The magnetic field operation of the piston is shown in FIG. 2 wherein the piston is shown in the position caused by an energization of the coil 40. In this position, a magnetic field path exist, as shown, through the two pole pieces 12, 14, the top and bottom plates 20 and 22, and the rod or core 44 of the piston 30. The magnetic field cannot short circuit through the steel sleeve 24 because of the non-magnetic alloy rings 28 disposed between each end of the sleeve or cylinder 24 and the respective pole pieces 12 and 14. Therefore, there is no significant magnetic field passing through the ferromagnetic cylinder 24 in the axial direction. Subsequently, when the coil 42 is energized, to cause the piston to move to the other end of the bore 25, the illustrated magnetic field gap causes the piston 30 to be pulled toward the pole piece 16, allowing the continuous flow of the magnetic field. If it were not for the non-magnetic alloy rings 28, a significant portion of the magnetic field would be short circuited through the cylinders 24 and 26 substantially defining the bore 25, thus reducing the force generated on the piston itself. Thus, with the arrangement according to the invention, an increased magnetic force or energy is exerted on the piston, thus permitting a desired pressure to be realized in a more efficient manner.
To prevent the flow of material around the piston 30, the corrosion resistant lining 45 can be manufactured so that it sealingly engages with the lining 46 on the inner surface of the cylinders 24 and 26. In such case, the corrosion resistant lining typically has a thickness of about one-sixteenth of an inch in a region of the metal rod 44. However, as shown in FIG. 4, preferably the corrosion resistant lining 45 extends beyond each end of the metal rod 44, for example, by one-half inch, to define two oppositely located extended regions 49, 49' each having a diameter essentially corresponding to a diameter of the bore 25. Further, in a region of the metal rod 44, the corrosion resistant lining 45 has a diameter less than the diameter of the extended regions 49,49'. In this manner, the extended regions 49, 49' are in sealing engagement with the wall defining the bore.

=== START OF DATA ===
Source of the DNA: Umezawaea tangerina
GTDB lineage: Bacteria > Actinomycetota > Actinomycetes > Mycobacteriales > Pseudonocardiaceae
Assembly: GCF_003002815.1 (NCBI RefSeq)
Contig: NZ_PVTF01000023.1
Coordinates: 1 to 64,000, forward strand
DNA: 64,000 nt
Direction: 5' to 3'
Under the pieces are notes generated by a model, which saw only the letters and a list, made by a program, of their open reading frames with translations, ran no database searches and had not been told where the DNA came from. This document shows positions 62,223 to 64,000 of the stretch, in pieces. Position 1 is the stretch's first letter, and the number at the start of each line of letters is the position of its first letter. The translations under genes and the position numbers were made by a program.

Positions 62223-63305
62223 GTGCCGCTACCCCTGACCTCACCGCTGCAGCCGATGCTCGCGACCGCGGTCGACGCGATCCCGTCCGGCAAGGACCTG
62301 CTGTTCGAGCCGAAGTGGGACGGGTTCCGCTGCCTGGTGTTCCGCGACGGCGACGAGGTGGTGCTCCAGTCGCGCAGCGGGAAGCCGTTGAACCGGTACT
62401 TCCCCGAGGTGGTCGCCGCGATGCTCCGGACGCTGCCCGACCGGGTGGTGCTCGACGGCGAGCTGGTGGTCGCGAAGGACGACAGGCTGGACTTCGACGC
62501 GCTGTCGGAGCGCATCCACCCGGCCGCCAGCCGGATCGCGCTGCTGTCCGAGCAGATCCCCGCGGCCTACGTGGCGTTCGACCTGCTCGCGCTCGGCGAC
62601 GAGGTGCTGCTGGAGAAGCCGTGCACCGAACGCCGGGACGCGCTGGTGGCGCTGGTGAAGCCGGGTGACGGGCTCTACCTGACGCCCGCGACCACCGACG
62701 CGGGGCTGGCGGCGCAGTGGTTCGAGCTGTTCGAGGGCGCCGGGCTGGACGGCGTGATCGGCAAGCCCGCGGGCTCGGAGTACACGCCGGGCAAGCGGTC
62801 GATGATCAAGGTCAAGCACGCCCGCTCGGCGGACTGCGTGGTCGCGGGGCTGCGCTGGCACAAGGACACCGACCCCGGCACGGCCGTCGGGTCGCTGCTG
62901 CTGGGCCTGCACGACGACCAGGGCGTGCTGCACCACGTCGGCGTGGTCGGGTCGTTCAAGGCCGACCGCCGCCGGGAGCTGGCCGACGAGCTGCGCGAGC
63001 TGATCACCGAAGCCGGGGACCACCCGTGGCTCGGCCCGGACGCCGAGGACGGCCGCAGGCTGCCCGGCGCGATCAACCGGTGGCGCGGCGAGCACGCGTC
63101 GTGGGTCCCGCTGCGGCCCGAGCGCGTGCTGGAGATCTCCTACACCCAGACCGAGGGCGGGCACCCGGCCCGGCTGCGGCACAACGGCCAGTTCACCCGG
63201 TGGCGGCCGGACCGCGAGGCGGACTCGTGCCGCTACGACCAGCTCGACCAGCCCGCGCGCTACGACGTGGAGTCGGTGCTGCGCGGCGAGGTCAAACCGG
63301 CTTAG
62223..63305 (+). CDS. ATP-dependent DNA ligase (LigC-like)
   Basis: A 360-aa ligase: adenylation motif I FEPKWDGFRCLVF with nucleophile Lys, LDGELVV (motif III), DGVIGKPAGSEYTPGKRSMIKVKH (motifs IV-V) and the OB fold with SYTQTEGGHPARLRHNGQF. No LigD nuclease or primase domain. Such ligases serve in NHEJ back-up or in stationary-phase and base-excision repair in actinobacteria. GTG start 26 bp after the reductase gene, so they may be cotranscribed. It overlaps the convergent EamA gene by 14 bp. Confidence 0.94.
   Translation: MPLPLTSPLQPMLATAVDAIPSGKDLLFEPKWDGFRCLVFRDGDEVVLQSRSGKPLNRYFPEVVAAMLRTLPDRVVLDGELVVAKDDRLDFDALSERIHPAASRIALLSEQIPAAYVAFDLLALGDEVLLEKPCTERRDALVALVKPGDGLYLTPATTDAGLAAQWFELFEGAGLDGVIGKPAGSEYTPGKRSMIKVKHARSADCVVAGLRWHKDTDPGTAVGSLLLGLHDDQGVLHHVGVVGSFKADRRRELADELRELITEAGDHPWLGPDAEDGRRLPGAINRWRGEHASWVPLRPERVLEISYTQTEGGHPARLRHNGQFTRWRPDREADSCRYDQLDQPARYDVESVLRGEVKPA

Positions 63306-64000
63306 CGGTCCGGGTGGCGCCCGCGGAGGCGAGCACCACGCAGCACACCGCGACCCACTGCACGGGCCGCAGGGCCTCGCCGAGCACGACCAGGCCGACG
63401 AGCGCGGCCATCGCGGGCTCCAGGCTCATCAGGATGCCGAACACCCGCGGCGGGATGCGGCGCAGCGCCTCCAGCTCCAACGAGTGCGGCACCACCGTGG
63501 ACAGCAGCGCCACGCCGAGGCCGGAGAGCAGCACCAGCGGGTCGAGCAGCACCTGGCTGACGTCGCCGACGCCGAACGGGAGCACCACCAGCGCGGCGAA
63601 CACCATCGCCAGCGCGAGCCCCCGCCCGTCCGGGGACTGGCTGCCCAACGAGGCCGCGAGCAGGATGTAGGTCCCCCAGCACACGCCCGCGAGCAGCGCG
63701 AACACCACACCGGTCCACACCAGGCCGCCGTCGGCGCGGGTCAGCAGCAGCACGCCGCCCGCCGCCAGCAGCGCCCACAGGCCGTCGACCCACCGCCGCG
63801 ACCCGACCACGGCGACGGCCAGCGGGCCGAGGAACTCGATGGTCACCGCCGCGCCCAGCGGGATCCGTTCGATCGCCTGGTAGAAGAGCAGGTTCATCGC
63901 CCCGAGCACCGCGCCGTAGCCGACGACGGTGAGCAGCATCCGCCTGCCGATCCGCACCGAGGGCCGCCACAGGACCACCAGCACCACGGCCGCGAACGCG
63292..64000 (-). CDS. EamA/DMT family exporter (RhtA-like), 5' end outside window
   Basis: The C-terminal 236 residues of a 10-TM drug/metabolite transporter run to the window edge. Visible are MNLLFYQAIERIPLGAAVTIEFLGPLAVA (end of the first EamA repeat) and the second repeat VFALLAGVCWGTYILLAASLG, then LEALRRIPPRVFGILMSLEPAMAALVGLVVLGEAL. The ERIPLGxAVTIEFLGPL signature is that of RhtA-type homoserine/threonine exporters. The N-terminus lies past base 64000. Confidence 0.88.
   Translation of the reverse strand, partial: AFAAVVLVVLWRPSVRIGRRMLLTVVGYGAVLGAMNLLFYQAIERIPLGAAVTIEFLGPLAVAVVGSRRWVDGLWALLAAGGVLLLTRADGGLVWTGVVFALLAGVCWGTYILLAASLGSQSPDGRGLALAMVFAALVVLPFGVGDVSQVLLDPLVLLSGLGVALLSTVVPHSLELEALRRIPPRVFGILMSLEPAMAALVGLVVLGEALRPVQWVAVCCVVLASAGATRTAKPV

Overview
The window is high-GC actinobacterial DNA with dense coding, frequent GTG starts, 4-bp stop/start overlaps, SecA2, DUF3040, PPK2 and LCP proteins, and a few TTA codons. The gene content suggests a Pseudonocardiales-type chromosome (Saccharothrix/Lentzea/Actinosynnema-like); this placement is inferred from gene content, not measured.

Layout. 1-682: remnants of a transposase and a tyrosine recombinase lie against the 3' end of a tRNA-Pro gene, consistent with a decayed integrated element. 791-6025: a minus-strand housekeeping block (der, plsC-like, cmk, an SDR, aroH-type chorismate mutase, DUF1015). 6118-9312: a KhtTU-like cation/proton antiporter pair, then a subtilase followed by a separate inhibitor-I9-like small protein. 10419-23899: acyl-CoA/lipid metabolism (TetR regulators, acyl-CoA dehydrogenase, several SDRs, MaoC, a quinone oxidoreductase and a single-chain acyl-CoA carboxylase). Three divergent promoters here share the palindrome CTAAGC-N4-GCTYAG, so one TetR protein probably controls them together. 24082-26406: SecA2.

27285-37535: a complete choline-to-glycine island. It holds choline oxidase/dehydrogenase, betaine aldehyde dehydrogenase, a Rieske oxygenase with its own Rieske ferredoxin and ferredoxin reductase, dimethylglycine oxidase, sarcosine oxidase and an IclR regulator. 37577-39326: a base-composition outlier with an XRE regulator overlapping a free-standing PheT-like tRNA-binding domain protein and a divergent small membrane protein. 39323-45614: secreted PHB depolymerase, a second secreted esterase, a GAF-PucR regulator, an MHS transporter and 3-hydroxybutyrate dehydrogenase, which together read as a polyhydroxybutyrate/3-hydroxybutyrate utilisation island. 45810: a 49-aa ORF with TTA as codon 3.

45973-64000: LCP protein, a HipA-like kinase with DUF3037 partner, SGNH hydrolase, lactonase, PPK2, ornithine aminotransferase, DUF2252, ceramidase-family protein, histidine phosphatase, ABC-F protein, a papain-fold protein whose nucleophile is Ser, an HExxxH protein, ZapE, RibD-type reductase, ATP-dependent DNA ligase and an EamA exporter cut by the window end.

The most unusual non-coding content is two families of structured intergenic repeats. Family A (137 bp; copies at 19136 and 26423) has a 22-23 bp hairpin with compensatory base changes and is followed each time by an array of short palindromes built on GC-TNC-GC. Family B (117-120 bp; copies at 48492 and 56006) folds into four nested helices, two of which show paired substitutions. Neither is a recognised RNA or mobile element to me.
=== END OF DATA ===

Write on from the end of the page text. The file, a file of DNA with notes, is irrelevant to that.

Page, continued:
Alternatively, as shown in FIG. 5, at least one seal 50, preferably two as shown, can be attached to the surface of the piston 30 so as to engage with the wall defining the bore 25.
The invention now being fully described, it will be apparent to one of ordinary skill in the art that any changes and modifications can be made thereto without departing from the spirit or scope of the invention as set forth herein.
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|U.S. Classification||417/418, 92/170.1, 417/534|
|International Classification||F04B17/04, F04B53/14, H02K33/12|
|Cooperative Classification||H02K33/12, F04B53/14, F04B17/044|
|European Classification||H02K33/12, F04B53/14, F04B17/04B2|
|Sep 13, 2002||FPAY||Fee payment|
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|Oct 5, 2010||FPAY||Fee payment|
Year of fee payment: 12